Monday, March 26, 2012

And on the language learning…

My Dutch administrator send me a note to tell me that the results of two of my three tests were in – she hadn’t received the third yet but remain at the same level for Listening and Reading.  There’s no indication of my scores or whether I’m moving within a series of tests within a level, just a reminder that my 18-month  limit is not far off and I should keep improving.

The tests were easy: unless I got careless picking from the multiple-choice boxes, I should have done fine.  I followed up to ask about the scores and thresholds but was told that I’m being handed off to a new administrator.

Similarly, when I visited the Gemeente, I found that my new administrator (January) had handed me off to another new administrator (March).  This fellow apologized for not answering calls: he spontaneously took a few days off because the weather was nice.  “I like not working,” he smiled.  Wouldn’t we all.

I find it all very frustrating.

The Daily Dutch commitment was yielding solid progress in Reading (I read the FD and Volkskrant daily) and Writing (I know most of the words I need).  When I ride the train, I read the Metro, de Pers, or the Spits: there was a charming story that I really enjoyed today without having to refer to a dictionary.  Listening and speaking are lagging, but I’m increasing my diet of radio, television, podcasts, and time with neighbors.

I’m increasingly  concerned that there is a gap between these activities and the content of the test.  The college is heavily oriented towards learning social norms and finding a job; the  test questions all dealt with getting along with neighbors and getting job interviews.  My daily interactions are with doing software design and discussing politics.  It’s different vocabulary and audience, and maybe they don’t overlap.

My Dutch neighbor tells me not to fight the system.  Stop reading the newspapers and start learning the classroom primers.  Stop having conversations with businessmen and start having dialogs with shopkeepers. Do more practice tests; focus on the portfolios.

I’ll try. It does make it hard to stay motivated, though.


Jules: said...

I find what helps is talking with secretaries, doctors, the NS people, shopkeepers, etc in Dutch. And don't be afraid to ask, "Wat bedoelt u?" I've used that line more than I care to count.

I do think you are overthinking the situation, though. I wouldn't worry overly much about the gemeente course--it's the NT2 that you need to pass, and that, I've been told, is a different beast entirely.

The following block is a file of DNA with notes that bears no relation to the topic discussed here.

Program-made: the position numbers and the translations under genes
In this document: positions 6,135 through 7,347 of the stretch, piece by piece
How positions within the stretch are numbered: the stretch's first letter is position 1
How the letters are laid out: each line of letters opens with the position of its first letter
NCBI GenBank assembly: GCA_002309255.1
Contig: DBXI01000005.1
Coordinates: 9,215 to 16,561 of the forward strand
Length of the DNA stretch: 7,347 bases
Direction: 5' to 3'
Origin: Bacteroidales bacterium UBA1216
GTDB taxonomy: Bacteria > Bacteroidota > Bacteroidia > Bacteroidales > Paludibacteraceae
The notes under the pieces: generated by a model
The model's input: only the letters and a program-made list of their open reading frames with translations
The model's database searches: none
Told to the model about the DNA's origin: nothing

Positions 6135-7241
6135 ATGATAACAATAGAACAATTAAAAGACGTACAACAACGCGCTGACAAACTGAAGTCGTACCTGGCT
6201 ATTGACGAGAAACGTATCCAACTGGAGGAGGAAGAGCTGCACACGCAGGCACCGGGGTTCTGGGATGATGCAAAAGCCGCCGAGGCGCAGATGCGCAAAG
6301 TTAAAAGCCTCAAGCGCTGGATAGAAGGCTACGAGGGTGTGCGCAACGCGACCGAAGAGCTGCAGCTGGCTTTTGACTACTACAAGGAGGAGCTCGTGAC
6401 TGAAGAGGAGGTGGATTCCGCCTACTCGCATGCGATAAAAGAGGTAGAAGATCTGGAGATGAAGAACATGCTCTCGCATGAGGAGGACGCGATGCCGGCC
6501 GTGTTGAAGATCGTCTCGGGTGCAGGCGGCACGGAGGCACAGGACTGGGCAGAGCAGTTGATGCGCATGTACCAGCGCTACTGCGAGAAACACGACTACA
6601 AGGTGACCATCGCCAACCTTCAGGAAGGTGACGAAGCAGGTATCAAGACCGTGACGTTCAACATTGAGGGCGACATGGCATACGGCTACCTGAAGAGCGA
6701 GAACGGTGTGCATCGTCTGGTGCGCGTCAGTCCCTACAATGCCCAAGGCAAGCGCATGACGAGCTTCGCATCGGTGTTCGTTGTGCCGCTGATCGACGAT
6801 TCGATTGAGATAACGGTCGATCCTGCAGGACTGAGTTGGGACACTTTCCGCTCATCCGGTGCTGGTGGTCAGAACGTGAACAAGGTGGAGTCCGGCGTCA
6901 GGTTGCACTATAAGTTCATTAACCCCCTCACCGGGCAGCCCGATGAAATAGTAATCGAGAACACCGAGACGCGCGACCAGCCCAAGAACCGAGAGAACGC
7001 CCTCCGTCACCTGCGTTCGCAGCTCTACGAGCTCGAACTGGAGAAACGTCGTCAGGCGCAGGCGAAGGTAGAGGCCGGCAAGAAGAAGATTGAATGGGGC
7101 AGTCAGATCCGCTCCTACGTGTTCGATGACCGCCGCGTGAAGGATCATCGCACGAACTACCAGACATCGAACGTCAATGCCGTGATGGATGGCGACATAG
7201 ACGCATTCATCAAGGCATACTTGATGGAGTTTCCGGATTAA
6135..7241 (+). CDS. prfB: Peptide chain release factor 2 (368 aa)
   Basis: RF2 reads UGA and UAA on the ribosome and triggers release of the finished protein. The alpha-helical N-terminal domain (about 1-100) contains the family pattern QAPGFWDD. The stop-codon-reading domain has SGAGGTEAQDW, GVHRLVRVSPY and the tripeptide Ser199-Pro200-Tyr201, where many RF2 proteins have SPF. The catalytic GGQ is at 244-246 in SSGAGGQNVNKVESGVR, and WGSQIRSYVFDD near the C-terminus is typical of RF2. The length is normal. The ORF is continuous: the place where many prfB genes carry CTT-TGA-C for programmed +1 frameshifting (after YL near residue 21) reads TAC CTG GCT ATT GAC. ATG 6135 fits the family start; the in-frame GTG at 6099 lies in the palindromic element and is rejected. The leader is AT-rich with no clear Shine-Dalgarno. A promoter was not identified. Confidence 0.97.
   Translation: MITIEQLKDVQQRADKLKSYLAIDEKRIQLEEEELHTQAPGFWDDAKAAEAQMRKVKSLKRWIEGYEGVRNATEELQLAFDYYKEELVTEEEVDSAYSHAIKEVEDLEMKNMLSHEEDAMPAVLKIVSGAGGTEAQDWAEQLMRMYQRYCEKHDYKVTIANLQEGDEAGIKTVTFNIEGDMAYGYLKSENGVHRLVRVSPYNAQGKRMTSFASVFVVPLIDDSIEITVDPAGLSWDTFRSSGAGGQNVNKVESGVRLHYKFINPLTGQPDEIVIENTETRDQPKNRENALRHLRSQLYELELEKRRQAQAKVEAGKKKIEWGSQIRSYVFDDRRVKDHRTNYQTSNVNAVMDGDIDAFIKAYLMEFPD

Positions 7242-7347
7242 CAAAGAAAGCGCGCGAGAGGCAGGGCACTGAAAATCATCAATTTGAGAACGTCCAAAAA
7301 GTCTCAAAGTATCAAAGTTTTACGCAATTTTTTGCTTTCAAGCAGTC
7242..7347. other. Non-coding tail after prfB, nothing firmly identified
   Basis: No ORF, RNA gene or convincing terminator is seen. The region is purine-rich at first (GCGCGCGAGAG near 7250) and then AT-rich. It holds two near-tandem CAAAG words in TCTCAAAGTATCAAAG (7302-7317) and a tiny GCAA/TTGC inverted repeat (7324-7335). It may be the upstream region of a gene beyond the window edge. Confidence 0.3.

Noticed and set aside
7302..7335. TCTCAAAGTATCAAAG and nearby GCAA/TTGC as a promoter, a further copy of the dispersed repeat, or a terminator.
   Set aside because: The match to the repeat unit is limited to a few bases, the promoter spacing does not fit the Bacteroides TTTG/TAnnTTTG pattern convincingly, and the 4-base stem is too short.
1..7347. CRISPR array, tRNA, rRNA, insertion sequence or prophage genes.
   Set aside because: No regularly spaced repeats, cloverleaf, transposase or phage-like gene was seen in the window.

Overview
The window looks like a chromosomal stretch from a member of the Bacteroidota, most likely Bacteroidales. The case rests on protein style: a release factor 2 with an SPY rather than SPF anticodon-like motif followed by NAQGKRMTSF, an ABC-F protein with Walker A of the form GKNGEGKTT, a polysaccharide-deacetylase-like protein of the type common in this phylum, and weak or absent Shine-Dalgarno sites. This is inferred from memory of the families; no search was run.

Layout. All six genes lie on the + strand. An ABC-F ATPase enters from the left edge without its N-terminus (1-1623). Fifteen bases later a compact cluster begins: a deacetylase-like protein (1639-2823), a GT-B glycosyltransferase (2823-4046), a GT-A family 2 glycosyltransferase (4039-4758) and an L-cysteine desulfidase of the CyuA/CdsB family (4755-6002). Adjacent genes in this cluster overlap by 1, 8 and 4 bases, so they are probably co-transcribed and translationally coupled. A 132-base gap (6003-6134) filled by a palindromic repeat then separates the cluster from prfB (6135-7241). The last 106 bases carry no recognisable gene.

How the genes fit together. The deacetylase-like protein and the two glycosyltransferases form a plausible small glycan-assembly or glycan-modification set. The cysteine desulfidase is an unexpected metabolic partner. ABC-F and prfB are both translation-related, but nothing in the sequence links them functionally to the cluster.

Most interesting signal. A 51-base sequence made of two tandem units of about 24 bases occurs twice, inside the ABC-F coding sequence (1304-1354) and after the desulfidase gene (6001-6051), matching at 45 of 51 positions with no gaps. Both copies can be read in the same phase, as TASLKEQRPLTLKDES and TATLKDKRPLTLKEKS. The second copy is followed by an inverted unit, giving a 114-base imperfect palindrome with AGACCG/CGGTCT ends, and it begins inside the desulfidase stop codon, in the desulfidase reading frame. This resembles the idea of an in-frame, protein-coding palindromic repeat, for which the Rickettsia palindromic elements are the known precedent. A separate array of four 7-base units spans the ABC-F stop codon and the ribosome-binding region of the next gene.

David Hampton said...

You're right - I do overthink things (simultaneously a good and bad trait :) ).

The best approach is probably to mix the community alongside working the school lessons, the travel puts a crimp on direct interactions. Hopefully I'll get seated between a bunch of Dutch speakers flying out of Amsterdam next week (or bore the flight attendants to tears).

BV said...

Dag David,
Waarom gebruik je jouw blog niet om af en toe Nederlands te oefenen en vragen te stellen? Ongetwijfeld zijn er lezers, zoals ik, die jou onze moedertaal willen bijbrengen. Of is het met name het spreken wat problemen oplevert?



Textual Healer said...


i found the same thing with my Dutch courses. It was all a hidden agenda of 'inburgering': how to apply for a job, etc disguised as a language course. There was no mention of Dutch culture, writers painters or architects in the entire two years. This whole language issue is a facade for 'encouraging' allochtoons to become a bit more integrated. Hardly relevant for highly educated people with a western background. For you the language course is a must do - for me it was a freebie that i hoped to learn something from. I struggled to maintain enthusiasm.

David Hampton said...

Dank u wel, Bernd: het zou helpen om mijn schrijven in de blog commentaren te oefenen. Ik zal proberen om meer van mijn antwoorden te doen in het Nederlands, maar ik weet dat er fouten gemaakt. :)

David Hampton said...

Thanks, Nick, I couldn't agree more. I'm back to work on it and will just work with the nonsense coming from the college and the Gemeente. Any way I look, at it, this is my best chance to attain fluency and permanent residency!)

Did your Dutch study help you in speaking Flanders when you moved to Belgium?